The media made the news from Iowa's Republican caucuses that Romney was beaten by the evangelical Huck running as a Christian leader during the Christmas season in a state where evangelicals constituted 60$ of republican caucusers, NOT that McCain came in fourth. (Huck was not nearly as successful in Iowa as Romney was in Utah on Super Tuesday, but the media spins, exaggerates or ignores as it chooses.)
The media generally ignored Wyoming"s Republican caucus because Romney was favored and McCain was staying away.
The media made the news from New Hampshire's Republican primary that McCain beat Romney, not that Romney won a plurality of Republicans and "the President of New Hampshire" did not do nearly as well there in 2008 as he had in 2000.
The media deftly underplayed Mitt's nine point win over McCain in Michigan and ignored the fact mentioned by Mr. Barone: Michigan was McCain's best state during the race for the Republican presidential nomination in 2000.
The media slighted the Nevada caucuses, won big by Romney, while sensationalizing McCain edging Huck with a third of the vote.
And then the media trumpeted McCain's five point win in Florida, due to the collapse of the Giuliani campaign, the Florida governor's endorsement of McCain and a huge vote for McCain from Hispanics sympathetic to illegal aliens.
The truth is that the media made McCain competitive.
The truth is that without the Huck in the race, Romney would have handily defeated McCain.
The truth is that Team Clinton is looking forward to a McCain nomination, because he's become a brazen liar, like Bill; he's too old for the job, obviously; and they know they can beat him, with or without Barack on the ticket.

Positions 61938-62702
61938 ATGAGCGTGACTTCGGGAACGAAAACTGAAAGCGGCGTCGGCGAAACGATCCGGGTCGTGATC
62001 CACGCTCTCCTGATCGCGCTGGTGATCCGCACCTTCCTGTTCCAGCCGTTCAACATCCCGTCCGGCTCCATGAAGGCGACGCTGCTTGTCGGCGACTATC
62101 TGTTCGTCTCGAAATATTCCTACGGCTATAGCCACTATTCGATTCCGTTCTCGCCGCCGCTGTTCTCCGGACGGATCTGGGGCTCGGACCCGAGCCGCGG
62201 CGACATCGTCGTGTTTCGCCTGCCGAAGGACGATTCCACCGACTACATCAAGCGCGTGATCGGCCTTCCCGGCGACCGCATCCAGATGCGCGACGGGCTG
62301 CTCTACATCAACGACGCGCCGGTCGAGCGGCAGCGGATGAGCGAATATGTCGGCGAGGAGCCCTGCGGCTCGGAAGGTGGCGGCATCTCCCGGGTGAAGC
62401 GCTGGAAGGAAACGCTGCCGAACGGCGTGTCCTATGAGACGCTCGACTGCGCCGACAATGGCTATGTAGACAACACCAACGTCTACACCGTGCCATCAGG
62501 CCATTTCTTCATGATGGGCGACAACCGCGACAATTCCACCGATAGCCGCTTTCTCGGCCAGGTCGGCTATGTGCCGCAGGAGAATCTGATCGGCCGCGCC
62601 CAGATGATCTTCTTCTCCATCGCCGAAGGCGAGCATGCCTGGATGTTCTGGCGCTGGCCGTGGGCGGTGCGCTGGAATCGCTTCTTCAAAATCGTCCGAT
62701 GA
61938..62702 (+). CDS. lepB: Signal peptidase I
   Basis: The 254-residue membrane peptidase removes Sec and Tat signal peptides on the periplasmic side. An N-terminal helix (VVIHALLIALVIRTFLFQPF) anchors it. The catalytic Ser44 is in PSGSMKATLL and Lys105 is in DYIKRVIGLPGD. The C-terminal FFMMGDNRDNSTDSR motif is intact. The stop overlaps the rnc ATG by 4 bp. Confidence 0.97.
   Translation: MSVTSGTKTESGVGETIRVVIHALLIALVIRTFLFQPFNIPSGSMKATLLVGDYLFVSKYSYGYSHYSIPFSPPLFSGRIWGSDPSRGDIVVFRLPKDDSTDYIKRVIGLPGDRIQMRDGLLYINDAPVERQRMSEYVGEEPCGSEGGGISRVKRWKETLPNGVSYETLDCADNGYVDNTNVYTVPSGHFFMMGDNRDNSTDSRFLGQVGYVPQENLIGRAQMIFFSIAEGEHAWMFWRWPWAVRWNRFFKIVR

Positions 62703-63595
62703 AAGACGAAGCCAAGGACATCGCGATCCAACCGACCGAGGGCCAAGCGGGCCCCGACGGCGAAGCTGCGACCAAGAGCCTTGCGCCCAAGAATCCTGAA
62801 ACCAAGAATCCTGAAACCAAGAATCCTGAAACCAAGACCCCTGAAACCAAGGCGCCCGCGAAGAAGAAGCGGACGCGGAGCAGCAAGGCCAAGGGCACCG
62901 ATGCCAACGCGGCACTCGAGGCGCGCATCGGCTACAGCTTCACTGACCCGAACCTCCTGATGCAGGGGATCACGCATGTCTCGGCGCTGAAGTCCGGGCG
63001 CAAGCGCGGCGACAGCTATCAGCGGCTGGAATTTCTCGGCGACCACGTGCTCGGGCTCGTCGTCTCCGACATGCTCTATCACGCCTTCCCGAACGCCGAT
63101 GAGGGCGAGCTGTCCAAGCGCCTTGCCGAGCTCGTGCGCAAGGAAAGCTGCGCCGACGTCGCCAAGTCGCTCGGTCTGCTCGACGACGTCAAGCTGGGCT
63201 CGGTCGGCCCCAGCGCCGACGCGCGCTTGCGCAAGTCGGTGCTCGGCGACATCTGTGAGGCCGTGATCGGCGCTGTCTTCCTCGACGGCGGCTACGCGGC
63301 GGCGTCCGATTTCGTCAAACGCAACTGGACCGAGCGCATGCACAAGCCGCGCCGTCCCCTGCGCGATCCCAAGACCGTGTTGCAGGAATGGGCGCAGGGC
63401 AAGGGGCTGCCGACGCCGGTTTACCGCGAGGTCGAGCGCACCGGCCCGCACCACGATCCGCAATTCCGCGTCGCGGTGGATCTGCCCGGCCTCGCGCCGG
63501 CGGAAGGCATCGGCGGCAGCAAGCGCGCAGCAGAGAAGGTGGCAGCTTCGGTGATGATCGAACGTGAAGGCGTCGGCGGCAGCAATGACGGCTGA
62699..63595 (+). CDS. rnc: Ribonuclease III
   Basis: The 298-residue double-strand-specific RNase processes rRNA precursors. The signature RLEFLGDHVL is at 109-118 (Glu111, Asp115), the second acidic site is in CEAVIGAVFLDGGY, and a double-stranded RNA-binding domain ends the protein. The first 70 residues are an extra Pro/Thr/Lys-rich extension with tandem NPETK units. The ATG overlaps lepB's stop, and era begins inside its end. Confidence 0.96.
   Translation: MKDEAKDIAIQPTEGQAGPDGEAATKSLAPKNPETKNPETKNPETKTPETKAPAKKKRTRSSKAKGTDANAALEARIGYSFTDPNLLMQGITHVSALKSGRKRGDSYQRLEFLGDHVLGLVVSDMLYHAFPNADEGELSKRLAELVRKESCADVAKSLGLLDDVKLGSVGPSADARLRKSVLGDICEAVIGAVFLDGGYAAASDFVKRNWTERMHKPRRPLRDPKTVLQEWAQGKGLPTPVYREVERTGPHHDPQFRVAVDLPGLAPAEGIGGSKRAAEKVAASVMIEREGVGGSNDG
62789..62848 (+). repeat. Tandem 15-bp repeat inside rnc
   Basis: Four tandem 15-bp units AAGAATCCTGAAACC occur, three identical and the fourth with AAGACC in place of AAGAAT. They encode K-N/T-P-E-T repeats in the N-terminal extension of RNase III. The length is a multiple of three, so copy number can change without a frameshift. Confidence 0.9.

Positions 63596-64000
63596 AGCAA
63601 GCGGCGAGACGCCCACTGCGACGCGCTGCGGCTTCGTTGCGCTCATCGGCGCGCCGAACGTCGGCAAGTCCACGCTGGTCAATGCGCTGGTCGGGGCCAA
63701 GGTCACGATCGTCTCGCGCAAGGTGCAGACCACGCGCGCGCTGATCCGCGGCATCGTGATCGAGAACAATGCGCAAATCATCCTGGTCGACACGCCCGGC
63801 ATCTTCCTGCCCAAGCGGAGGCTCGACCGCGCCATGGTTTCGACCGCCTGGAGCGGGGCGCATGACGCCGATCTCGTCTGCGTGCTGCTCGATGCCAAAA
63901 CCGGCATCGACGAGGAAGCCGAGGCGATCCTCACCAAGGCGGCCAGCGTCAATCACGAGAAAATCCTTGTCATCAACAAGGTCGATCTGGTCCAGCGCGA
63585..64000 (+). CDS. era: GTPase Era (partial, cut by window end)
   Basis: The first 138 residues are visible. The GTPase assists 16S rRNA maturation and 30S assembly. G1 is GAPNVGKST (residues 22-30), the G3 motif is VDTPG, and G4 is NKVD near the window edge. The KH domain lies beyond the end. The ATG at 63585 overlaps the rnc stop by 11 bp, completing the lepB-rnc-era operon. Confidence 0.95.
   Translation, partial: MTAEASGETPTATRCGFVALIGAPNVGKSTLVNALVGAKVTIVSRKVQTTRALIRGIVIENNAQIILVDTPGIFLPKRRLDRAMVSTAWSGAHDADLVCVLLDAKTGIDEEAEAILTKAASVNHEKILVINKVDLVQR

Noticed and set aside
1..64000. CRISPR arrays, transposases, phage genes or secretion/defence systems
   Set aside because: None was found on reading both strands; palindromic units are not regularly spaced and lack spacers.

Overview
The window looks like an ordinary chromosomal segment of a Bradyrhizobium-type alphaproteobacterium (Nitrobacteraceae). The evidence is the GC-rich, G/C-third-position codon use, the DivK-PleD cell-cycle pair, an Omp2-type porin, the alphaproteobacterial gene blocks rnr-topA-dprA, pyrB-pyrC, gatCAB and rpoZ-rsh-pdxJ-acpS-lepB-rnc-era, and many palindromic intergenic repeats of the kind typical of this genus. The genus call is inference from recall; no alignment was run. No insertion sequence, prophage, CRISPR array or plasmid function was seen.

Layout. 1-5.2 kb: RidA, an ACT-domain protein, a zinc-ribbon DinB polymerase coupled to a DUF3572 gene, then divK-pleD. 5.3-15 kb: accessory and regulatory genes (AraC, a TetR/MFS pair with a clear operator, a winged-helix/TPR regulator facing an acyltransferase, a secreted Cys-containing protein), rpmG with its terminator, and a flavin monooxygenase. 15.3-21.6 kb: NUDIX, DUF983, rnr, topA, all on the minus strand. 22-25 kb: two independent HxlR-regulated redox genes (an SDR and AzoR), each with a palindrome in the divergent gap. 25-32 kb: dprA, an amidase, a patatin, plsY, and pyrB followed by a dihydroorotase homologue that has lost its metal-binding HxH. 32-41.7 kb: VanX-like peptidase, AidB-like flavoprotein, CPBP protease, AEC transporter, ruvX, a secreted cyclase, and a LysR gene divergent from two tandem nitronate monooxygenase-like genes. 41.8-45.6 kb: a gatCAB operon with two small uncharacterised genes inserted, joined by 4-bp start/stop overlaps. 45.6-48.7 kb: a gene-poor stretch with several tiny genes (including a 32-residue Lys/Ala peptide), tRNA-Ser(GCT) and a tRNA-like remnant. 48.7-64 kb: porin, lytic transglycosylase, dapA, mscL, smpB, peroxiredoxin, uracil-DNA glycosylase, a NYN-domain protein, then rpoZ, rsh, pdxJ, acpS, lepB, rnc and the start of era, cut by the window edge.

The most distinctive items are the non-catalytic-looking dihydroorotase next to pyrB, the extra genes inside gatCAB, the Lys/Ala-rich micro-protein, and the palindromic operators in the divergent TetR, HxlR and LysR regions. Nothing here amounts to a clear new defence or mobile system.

Unfortunately, Huck and Fred Thompson siphoned off from Romney too much of the conservative vote and the Kings (Rush Limbaugh, Sean Hannity, Mark Levin, Michael Reagan, Mike Gallagher) and Queen (Laura Ingraham) of Talk Radio waited too long to declare their support for Romney and did not go far enough, by exploding the myth that McCain is still a man of great character.
Will the septuagenarian McCain (whose dad died before he was 71) still be alive to be nominated?
Is the plan for Huck to be McCain's running mate? (Senator Lindsay Graham, are you very worried?)
Time will tell.
Michael J. Gaynor
Biography - Michael J. Gaynor
Michael J. Gaynor has been practicing law in New York since 1973. A former partner at Fulton, Duncombe & Rowe and Gaynor & Bass, he is a solo practitioner admitted to practice in New York state and federal courts and an Association of the Bar of the City of New York member.
Gaynor graduated magna cum laude, with Honors in Social Science, from Hofstra University's New College, and received his J.D. degree from St. John's Law School, where he won the American Jurisprudence Award in Evidence and served as an editor of the Law Review and the St. Thomas More Institute for Legal Research. He wrote on the Pentagon Papers case for the Review and obscenity law for The Catholic Lawyer and edited the Law Review's commentary on significant developments in New York law.
The day after graduating, Gaynor joined the Fulton firm, where he focused on litigation and corporate law. In 1997 Gaynor and Emily Bass formed Gaynor & Bass and then conducted a general legal practice, emphasizing litigation, and represented corporations, individuals and a New York City labor union. Notably, Gaynor & Bass prevailed in the Second Circuit in a seminal copyright infringement case, Tasini v. New York Times, against newspaper and magazine publishers and Lexis-Nexis. The U.S. Supreme Court affirmed, 7 to 2, holding that the copyrights of freelance writers had been infringed when their work was put online without permission or compensation.
Gaynor currently contributes regularly to www.MichNews.com, www.RenewAmerica.com, www.WebCommentary.com, www.PostChronicle.com and www.therealitycheck.org and has contributed to many other websites. He has written extensively on political and religious issues, notably the Terry Schiavo case, the Duke "no rape" case, ACORN and canon law, and appeared as a guest on television and radio. He was acknowledged in Until Proven Innocent, by Stuart Taylor and KC Johnson, and Culture of Corruption, by Michelle Malkin. He appeared on "Your World With Cavuto" to promote an eBay boycott that he initiated and "The World Over With Raymond Arroyo" (EWTN) to discuss the legal implications of the Schiavo case. On October 22, 2008, Gaynor was the first to report that The New York Times had killed an Obama/ACORN expose on which a Times reporter had been working with ACORN whistleblower Anita MonCrief.
Gaynor's email address is firstname.lastname@example.org.